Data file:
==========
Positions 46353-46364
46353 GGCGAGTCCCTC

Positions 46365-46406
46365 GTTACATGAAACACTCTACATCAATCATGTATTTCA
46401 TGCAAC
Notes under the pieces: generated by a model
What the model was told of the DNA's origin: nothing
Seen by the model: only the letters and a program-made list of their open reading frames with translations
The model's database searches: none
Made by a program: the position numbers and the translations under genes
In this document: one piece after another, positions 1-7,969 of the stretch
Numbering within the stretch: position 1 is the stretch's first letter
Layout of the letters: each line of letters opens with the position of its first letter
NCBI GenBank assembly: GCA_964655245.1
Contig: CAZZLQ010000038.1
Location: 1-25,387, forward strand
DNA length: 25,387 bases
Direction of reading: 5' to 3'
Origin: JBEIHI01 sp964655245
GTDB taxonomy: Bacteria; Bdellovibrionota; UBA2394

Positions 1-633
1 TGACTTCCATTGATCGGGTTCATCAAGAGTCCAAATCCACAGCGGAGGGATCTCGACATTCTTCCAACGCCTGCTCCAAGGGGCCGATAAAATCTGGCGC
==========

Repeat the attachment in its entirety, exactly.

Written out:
Positions 46353-46364
46353 GGCGAGTCCCTC

Positions 46365-46406
46365 GTTACATGAAACACTCTACATCAATCATGTATTTCA
46401 TGCAAC
Notes under the pieces: generated by a model
What the model was told of the DNA's origin: nothing
Seen by the model: only the letters and a program-made list of their open reading frames with translations
The model's database searches: none
Made by a program: the position numbers and the translations under genes
In this document: one piece after another, positions 1-7,969 of the stretch
Numbering within the stretch: position 1 is the stretch's first letter
Layout of the letters: each line of letters opens with the position of its first letter
NCBI GenBank assembly: GCA_964655245.1
Contig: CAZZLQ010000038.1
Location: 1-25,387, forward strand
DNA length: 25,387 bases
Direction of reading: 5' to 3'
Origin: JBEIHI01 sp964655245
GTDB taxonomy: Bacteria; Bdellovibrionota; UBA2394

Positions 1-633
1 TGACTTCCATTGATCGGGTTCATCAAGAGTCCAAATCCACAGCGGAGGGATCTCGACATTCTTCCAACGCCTGCTCCAAGGGGCCGATAAAATCTGGCGC